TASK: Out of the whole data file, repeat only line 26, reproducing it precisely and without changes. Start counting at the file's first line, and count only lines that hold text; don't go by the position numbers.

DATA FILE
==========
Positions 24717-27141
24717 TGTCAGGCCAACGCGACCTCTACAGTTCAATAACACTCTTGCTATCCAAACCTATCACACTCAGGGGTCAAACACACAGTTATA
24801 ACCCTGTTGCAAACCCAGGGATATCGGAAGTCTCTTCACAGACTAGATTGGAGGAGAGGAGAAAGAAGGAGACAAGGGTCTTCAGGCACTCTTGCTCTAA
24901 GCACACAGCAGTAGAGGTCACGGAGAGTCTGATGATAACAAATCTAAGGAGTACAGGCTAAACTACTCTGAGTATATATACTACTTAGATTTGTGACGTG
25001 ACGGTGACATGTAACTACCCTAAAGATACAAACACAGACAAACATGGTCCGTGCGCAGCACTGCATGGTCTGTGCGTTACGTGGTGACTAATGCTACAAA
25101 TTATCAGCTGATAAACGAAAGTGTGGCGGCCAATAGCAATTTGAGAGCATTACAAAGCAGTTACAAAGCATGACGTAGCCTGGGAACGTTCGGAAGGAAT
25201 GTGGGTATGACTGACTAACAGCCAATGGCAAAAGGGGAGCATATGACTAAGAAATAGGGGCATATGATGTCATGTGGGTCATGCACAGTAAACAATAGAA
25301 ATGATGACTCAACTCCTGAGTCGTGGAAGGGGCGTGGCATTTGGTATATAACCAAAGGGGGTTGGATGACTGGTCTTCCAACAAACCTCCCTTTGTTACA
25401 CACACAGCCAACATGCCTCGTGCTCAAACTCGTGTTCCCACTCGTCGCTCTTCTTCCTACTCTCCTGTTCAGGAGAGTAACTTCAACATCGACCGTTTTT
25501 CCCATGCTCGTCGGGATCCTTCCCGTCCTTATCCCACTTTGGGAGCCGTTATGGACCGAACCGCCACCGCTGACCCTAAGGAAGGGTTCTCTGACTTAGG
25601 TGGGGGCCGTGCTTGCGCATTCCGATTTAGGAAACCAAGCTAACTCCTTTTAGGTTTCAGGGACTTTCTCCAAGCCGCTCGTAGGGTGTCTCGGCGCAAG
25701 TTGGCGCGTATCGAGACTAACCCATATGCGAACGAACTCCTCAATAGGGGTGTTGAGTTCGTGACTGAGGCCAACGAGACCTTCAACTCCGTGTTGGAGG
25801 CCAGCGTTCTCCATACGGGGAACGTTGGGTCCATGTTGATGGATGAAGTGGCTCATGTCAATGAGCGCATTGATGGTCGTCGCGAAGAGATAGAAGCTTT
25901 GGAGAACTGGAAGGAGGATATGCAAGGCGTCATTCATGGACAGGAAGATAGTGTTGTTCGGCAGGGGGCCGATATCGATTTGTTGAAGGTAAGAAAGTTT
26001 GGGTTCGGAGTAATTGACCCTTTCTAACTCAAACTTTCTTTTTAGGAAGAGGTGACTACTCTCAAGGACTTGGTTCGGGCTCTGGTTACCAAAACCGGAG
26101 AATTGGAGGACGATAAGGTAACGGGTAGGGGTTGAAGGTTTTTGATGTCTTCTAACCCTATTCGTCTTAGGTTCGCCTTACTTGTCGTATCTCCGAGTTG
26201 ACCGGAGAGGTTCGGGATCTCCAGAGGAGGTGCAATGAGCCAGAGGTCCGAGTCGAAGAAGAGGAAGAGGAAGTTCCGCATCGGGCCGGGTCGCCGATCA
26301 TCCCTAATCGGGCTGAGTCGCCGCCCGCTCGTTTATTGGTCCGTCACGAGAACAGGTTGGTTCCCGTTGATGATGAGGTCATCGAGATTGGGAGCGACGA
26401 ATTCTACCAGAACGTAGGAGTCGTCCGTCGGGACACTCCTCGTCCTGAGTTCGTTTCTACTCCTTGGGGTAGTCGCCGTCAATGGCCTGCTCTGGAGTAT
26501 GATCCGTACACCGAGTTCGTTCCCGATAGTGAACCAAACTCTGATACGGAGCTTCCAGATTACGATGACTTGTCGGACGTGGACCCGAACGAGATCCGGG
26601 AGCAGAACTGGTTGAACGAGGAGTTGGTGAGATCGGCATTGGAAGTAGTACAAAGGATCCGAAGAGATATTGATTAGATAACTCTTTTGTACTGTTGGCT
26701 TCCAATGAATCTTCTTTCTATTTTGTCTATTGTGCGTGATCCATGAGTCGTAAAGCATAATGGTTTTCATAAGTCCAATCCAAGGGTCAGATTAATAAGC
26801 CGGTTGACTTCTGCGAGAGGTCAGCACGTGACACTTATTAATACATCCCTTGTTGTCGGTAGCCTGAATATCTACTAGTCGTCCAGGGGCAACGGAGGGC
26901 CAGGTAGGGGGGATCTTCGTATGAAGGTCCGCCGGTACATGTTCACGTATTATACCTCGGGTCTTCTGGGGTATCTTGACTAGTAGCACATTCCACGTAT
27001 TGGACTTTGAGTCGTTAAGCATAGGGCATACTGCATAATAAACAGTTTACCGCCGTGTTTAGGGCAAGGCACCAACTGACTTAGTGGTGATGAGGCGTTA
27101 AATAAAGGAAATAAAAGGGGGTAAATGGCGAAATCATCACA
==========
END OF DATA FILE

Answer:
27101 AATAAAGGAAATAAAAGGGGGTAAATGGCGAAATCATCACA